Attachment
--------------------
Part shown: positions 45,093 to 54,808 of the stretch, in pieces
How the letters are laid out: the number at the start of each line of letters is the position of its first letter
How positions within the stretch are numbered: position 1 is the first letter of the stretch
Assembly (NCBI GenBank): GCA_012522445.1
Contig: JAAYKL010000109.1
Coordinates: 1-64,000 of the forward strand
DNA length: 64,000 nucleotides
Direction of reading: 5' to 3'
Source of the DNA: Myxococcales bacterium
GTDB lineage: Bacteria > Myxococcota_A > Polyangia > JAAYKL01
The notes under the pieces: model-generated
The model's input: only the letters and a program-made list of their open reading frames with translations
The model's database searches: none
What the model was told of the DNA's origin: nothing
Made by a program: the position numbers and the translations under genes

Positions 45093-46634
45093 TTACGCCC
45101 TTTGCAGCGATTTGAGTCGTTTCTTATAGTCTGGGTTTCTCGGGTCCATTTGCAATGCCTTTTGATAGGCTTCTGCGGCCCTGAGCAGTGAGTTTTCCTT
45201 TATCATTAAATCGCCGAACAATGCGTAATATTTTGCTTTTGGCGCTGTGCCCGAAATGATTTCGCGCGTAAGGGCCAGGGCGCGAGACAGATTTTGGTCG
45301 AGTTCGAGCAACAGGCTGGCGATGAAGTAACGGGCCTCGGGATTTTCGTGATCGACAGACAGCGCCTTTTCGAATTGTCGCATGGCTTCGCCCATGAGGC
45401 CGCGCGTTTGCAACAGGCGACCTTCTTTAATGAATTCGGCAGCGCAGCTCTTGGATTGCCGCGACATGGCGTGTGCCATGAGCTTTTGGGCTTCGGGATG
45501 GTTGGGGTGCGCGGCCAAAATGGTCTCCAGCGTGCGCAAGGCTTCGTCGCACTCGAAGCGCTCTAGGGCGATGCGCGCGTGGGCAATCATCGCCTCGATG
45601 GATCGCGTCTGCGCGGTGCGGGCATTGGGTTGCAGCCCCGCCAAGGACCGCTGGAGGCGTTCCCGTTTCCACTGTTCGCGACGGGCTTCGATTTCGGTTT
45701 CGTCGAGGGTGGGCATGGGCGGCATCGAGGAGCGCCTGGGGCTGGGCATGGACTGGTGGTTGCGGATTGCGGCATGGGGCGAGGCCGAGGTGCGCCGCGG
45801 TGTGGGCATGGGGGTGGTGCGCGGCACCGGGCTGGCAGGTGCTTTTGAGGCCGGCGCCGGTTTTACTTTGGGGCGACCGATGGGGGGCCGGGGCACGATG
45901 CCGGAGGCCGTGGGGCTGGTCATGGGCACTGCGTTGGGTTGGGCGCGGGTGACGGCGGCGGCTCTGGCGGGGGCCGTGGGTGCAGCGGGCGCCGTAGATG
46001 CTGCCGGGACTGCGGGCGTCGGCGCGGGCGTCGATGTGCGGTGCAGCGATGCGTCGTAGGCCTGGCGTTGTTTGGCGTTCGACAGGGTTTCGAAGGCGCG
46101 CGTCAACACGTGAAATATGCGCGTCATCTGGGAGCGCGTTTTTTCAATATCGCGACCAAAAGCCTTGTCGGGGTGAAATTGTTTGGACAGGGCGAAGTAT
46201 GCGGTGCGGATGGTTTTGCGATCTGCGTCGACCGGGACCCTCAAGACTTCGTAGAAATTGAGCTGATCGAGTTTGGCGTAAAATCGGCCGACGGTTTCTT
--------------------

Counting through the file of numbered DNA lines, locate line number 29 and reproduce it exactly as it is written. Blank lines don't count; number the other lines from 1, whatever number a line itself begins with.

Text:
46201 GCGGTGCGGATGGTTTTGCGATCTGCGTCGACCGGGACCCTCAAGACTTCGTAGAAATTGAGCTGATCGAGTTTGGCGTAAAATCGGCCGACGGTTTCTT